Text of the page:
Next year marks the centenary of the beginning of World War I so we are bound to hear much about the history of this war in the future. If you know of any other war histories written by women please let me know so that I can add them to our list.
As always reviewers for the challenge reviewed a broad range of histories, biographies and memoirs over the last month. Indigenous issues were covered in five books reviewed and memoirs continue to be the most popular form of book in this category.
Two books about Australian Women Writers caught my eye. Giulia Giuffré interviewed a number of prominent Australian female authors during the nineteen eighties and included them in A Writing Life published in 1990. Clearly Tarla Kramer enjoyed the book. “What I would like to see is the book reprinted, this time including the interviewees that couldn’t fit in the first edition. And then perhaps another volume with the next generation…”
Sue, on her Whispering Gums blog, reviewed the biography, Madeleine: A life of Madeleine St John by Helen Trinca. Sue describes the Madeleine St John portrayed in Trinca’s biography as “high maintenance” being prone to destroying friendships and never reconciling with her family after a very difficult childhood. “Trinca handles this minefield with a clear, even-handed but sensitive eye, enabling us to feel Madeleine’s pain while being frustrated at her inability to lift herself out of it” comments Sue.
The final review that I would like to share with you is of Ramona Koval’s By the Book: A Reader’s guide to Life. Reviewer, Michael Kitto, describes this as “a memoir of the author’s reading journal”, easy to read and entertaining. “… I find people’s reading histories really interesting” he says. They “give me a little confidence in my own journey”.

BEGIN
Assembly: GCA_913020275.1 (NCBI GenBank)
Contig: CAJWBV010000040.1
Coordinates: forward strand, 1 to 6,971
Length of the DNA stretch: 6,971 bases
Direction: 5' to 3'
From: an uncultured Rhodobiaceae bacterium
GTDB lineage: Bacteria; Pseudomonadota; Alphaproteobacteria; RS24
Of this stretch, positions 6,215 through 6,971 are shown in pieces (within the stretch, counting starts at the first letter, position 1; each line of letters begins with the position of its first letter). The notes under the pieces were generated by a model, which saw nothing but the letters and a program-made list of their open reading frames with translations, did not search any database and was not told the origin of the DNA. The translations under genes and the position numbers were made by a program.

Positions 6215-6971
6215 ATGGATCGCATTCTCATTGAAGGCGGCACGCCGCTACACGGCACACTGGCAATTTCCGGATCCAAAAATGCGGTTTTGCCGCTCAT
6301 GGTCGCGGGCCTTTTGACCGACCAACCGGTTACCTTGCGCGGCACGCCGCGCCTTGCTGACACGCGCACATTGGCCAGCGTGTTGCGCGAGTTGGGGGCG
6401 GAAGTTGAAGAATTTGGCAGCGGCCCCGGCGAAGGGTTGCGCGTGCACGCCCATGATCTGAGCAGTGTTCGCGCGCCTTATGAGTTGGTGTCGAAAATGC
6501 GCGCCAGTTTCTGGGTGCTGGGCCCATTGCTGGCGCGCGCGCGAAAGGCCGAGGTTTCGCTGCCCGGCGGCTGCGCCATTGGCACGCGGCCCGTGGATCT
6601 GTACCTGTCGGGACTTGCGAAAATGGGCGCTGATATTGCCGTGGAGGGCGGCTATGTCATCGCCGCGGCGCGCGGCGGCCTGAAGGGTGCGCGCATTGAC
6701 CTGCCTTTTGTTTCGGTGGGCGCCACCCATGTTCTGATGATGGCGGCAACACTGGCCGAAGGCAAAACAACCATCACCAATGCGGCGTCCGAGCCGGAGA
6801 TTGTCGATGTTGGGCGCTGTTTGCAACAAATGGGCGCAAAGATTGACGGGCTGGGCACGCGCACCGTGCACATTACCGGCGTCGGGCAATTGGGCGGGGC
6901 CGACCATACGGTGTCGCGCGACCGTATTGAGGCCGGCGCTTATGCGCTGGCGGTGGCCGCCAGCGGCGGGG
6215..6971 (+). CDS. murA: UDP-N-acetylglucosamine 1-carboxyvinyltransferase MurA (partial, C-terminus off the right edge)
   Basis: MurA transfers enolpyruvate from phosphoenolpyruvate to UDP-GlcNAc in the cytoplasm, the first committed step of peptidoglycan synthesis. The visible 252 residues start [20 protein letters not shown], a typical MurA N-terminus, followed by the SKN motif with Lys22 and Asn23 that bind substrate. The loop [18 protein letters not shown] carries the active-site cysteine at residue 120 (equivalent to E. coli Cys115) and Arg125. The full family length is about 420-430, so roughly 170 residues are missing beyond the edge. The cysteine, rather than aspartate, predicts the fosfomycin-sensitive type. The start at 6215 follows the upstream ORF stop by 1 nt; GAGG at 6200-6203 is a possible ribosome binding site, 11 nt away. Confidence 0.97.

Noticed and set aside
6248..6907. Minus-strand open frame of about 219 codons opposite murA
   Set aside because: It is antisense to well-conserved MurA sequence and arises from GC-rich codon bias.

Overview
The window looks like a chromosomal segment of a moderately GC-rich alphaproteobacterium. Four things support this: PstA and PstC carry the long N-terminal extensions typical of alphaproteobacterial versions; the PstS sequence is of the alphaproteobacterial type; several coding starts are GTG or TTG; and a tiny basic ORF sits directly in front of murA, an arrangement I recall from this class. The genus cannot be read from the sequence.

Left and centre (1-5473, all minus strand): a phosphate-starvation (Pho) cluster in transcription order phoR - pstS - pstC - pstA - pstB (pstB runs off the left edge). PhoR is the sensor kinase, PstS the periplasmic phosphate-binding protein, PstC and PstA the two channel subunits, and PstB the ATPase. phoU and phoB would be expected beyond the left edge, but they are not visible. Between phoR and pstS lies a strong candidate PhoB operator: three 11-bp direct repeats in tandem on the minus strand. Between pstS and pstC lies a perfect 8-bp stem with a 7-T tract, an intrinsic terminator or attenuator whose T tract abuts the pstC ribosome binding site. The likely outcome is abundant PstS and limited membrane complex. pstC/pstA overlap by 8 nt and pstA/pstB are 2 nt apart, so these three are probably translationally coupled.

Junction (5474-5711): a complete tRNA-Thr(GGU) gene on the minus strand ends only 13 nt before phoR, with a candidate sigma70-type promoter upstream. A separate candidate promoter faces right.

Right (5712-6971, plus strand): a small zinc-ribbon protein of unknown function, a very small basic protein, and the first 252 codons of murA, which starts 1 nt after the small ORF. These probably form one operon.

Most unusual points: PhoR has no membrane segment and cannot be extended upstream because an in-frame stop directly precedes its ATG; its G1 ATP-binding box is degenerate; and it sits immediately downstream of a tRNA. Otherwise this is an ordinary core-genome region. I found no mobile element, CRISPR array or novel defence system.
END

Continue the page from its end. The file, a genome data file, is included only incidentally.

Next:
As always there were many other interesting reviews of histories, biographies and memoirs written over the last month. You can browse the list here.
I’m Yvonne Perkins. For the last few years I have been working as a research assistant on a variety of historical projects one of which was an investigation of the history of teaching reading in Australia. Currently I am researching the beliefs, religious or otherwise, of soldiers who served in World War I. In my spare time I enjoy reading history and writing about it on my blog, Stumbling Through the Past. I can also be found @perkinsy on twitter.
Lovely post … And thanks for the link. I don’t read much in the way of war history mainly because they haven’t come to the fore, but I do like reading fiction set in war-time. It’s such fertile ground for the best and worst in people, isn’t it.
That is exactly why war is a fertile topic for writers, both fiction and nonfiction. It is also a very difficult theme to manage. It can so easily lurch into depicting people as monsters or angels. I want to see a person’s humanity revealed in a book about war, an appreciation of the moral tightrope on which they walk, their frailties as well as their strength of character. I also like writers to give a nuanced consideration of ‘the enemy’ and include them in all their complexity in the story.
Yes, welll said … Can’t add to that!
Thank you for the interesting post. If anyone wants romantic fiction set in WW1 and around that time, how about Australian author Margaret Tanner’s books?
I like that, romantic war fiction 🙂 I wonder if that would be a way to market romance to men say I with tongue in cheek. I have no background in romance books, but I wonder if their are other romantic war fiction books written by Australians, whether female or male.
Thanks for this interesting post and thanks to Diana for the suggestion to read Margaret Tanner. I am off to the library now to pick up Scapegoat by Carol Birch and shall also look for Margaret Tanner.
Sorry – the title of Carol Birch’s book is Scapegallows not scapegoat.
In reading books for Global Women of Color, I have read several novels about women and families during wartime and found them especially moving. For example, A Golden Age: A Novel, by Tahmima Anam. They aren’t romances; at least that is not the only plot. They made me realize just how privileged I am not to ever had to live in a place being devastated by war.